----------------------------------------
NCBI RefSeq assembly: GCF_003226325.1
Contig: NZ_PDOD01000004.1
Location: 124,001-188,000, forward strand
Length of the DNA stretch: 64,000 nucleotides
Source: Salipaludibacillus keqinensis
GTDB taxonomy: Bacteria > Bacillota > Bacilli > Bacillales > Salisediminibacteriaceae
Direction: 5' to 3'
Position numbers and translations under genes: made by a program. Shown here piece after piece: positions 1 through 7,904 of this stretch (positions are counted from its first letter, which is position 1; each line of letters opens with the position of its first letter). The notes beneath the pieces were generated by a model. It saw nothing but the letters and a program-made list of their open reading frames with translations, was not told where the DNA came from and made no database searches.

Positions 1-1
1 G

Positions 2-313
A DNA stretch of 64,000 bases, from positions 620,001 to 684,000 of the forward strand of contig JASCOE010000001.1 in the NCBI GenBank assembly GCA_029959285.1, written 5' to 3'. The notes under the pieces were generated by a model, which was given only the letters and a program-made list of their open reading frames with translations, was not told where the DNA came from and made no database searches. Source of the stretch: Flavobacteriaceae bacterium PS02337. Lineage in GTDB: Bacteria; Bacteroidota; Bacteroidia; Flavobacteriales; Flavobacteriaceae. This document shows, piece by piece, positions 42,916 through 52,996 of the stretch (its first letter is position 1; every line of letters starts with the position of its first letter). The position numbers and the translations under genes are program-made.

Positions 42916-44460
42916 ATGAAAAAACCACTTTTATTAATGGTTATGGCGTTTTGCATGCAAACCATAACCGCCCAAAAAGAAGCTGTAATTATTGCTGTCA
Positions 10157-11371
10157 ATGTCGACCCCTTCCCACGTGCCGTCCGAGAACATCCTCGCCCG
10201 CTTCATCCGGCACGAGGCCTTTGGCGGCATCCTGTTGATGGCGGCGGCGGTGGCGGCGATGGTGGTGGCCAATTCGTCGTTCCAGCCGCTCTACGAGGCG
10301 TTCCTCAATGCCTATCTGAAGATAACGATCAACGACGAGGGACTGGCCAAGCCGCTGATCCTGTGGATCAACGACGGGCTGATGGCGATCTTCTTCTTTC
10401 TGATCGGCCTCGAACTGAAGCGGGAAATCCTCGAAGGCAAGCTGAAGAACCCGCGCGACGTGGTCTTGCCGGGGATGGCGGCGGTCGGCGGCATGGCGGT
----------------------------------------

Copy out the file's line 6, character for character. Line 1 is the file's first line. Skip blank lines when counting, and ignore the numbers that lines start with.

GTDB taxonomy: Bacteria > Bacillota > Bacilli > Bacillales > Salisediminibacteriaceae